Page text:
My name is Pamela Thwaite. I’m a keen advocate for healthy low-impact living and for supporting local and organic producers. I’ve latterly become an electric car convert and signed up as vice-president of the New Jersey chapter of the Electric Auto Association. Am I mad?  I’ve decided it’s time to write from the perspective of an EV widow.

I’m also Mrs. MPT and the co-founder of myFoodDays

 

Content copyright Michael & Pamela Thwaite 2012 – All rights reserved, images may be re-produced with prior permission.

  • Michael Pasternak

    Pamela, first I want to say how well you write this blog; very natural and interesting stuff, thank you. Second what are the best ways to extend range in your experience? I got to about 140 miles ECOPRO range one temperate day when I was being a careful electronaut driving mostly on the GSP; no blower/heater/AC/lights/braking/ less than 60 speed. Another time I got around 130 going around Northern NJ and then to Manhattan and back; lots of slow driving but not much braking.

    • Michael,

      It sounds like you’re already in the top 1%!

      You’re probably already doing these things but, I always run my tires at the highest possible pressure, I never carry around stuff that I don’t need, I take the shortest route on the back roads to keep speeds low and of course, I keep my car cleaned and waxed.

      I like to pick another slow car or truck that I can follow if I’m on a highway, that means I get to go slow without being the one to hold everyone up!

      One trick I have learn’t from Michael’s Tesla – before you go out pre-condition the car inside after topping up the charge. The battery sags and looses a little range after charging so a last minute top up adds a little extra.

      These people have some great ideas on hypermiling http://ecomodder.com/forum/EM-hypermiling-driving-tips-ecodriving.php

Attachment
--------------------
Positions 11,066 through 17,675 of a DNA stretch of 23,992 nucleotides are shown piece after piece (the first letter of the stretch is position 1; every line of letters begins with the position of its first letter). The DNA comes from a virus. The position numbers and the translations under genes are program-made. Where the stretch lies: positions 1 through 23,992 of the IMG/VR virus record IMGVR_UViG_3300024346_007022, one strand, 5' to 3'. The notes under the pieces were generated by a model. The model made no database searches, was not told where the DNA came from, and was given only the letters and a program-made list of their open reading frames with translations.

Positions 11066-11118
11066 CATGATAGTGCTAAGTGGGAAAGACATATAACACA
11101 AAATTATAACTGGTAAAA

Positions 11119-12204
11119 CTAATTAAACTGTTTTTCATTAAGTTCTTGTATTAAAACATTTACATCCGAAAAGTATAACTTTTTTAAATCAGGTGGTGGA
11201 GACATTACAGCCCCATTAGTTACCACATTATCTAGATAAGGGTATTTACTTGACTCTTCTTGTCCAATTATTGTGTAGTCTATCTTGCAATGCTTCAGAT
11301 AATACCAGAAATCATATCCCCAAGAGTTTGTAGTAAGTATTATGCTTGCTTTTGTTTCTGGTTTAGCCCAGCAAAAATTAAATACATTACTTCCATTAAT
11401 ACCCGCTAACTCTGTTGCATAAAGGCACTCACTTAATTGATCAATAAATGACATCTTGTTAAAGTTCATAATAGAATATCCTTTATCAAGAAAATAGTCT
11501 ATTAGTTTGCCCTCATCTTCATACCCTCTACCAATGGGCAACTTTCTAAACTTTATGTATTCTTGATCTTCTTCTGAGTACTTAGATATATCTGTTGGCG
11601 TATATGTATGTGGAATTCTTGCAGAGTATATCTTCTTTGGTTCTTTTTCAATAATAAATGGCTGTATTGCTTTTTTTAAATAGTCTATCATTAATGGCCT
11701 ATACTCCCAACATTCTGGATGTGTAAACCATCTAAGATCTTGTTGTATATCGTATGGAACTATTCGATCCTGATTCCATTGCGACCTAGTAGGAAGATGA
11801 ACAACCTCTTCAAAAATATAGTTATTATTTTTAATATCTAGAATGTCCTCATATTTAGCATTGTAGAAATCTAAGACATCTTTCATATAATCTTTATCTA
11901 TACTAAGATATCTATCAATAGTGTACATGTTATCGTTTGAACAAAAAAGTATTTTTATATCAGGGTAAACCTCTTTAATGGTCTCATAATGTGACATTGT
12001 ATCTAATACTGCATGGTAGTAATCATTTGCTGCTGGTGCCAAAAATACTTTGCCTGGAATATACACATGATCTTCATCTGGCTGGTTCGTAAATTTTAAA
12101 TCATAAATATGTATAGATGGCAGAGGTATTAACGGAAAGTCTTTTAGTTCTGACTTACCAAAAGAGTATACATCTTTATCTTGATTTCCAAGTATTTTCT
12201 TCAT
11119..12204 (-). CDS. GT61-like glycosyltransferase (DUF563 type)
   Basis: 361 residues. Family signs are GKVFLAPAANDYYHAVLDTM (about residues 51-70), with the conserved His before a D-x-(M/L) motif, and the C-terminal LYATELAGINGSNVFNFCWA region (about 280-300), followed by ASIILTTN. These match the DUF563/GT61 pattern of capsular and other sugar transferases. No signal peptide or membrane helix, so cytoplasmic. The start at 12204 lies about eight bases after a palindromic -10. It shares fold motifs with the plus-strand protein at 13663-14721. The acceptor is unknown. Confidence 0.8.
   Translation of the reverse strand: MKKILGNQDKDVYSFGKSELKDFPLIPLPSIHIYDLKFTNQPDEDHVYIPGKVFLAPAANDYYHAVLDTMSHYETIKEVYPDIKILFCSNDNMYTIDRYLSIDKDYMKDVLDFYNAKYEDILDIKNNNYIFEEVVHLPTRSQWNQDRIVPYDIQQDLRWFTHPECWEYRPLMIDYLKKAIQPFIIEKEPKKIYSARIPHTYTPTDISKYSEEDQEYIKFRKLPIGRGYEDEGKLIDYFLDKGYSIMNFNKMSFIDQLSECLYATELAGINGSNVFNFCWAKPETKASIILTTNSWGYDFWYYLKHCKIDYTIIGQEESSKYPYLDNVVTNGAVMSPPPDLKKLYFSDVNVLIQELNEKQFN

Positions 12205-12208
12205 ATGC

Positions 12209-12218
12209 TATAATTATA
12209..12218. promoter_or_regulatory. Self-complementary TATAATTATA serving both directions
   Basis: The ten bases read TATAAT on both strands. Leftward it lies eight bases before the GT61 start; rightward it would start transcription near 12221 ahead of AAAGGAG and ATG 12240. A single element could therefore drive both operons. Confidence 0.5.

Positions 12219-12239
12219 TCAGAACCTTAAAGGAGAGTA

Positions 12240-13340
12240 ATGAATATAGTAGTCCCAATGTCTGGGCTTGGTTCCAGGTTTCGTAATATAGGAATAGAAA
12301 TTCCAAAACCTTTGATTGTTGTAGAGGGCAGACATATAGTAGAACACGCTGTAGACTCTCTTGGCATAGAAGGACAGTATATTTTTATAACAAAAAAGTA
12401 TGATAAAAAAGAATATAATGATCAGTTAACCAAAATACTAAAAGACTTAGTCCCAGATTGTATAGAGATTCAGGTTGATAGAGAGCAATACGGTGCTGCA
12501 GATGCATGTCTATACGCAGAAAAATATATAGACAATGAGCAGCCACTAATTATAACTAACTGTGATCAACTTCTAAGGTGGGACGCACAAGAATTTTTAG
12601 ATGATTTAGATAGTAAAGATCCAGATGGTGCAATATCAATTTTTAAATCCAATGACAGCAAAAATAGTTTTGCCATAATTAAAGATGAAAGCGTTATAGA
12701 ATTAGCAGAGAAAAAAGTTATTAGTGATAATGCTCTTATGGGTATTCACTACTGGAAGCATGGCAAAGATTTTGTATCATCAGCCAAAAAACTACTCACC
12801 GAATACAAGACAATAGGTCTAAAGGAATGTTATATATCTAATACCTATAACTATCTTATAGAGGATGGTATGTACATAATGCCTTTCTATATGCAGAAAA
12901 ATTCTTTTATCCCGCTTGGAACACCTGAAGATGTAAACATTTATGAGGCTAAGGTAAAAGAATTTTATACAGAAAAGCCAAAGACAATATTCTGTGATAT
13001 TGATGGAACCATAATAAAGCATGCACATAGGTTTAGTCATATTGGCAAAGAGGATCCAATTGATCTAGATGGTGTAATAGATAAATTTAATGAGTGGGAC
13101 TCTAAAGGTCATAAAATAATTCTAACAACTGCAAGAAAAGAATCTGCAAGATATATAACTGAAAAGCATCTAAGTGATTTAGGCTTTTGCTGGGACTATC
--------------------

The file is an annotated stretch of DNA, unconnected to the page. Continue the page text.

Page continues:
Have fun,
      Pamela.

      • Michael Pasternak

        like the precondition thought. i will experiment with that.

        • Electragirl7

          I am Electragirl7!! I built the first 500 wiring harness for the Tesla prototypes back in..2007 and 2008 I have been Electragirl7 since 2006.I am glad I put a 7 at the end of mine!!Good luck!!Hoping all is well with Tesla!!

  • Brett

    Pamela — thanks for sharing your experiences. I’m over in Short Hills (with my Active E) and had a very similiar experience with Sandy. We were able to keep our car charged up thanks to the good graces of BMW of Morristown who have an outdoor charger that they informed me was available for use. That was a huge help and I felt very lucky to not have to wait in gas lines. By the way, is Company C located in Summit? I happened to notice them on my chargepoint network and had considered going over there. Now I’m glad I didn’t bother!

    • I’m glad you were able to charge at Morristown BMW. Company C – Yes they have two locations around here, Summit is their main office but they do not share their charging stations even when people need them the most..

  • Jillian

    Hi! I just came about your blog from another blog. I am interested in getting an EV when I buy a car and just wanted to ask you a question. What do you do when you have to go on trips that are longer than 130 miles? Are there places you charge your car at or do you simply have to take a different car? Also, what kind of outlet do you plug your charger into. Thank you for answering, hope these don’t sound too basic, but I was just curious to communicate with someone who has an electric car for some advice, thoughts, and opinions, before I would buy one. Thanks for your future response, have a great day!!

    • With most EVs you should be thinking about any journey over 75 miles – it’s not that you can’t go further but you should always be ‘thinking’ about range – think about the speed you’ll be traveling at, the amount you’ll be using the heat or AC and where you can charge if you need to. This way you’ll never get into trouble and you’ll always love your EV.

      When we travel farther than the range of the car we fit it into the route so, if we’re staying at a hotel, we call ahead to check that they have an outlet nearby – an ordinary 120v outlet can work perfectly well overnight – http://electragirl.com/9999-9-anxious/

      You can also plan to stop for lunch near a shopping mall or restaurant that has a dedicated charger like Nauna’s Bella Casa in Montclair.

      For regular, very long journeys, hundreds of miles, you should choose an EV that has more range and free fast charging like the Tesla Model S or a gasoline hybrid like the Chevy Volt which uses an old-fashioned gasoline engine to drive the car along after the batteries are empty.

      Tesla are installing fast chargers along all the main highway routes so you would be able to charge to 80% in less than 30 minutes and will soon be able to travel cost-to-coast on free fuel!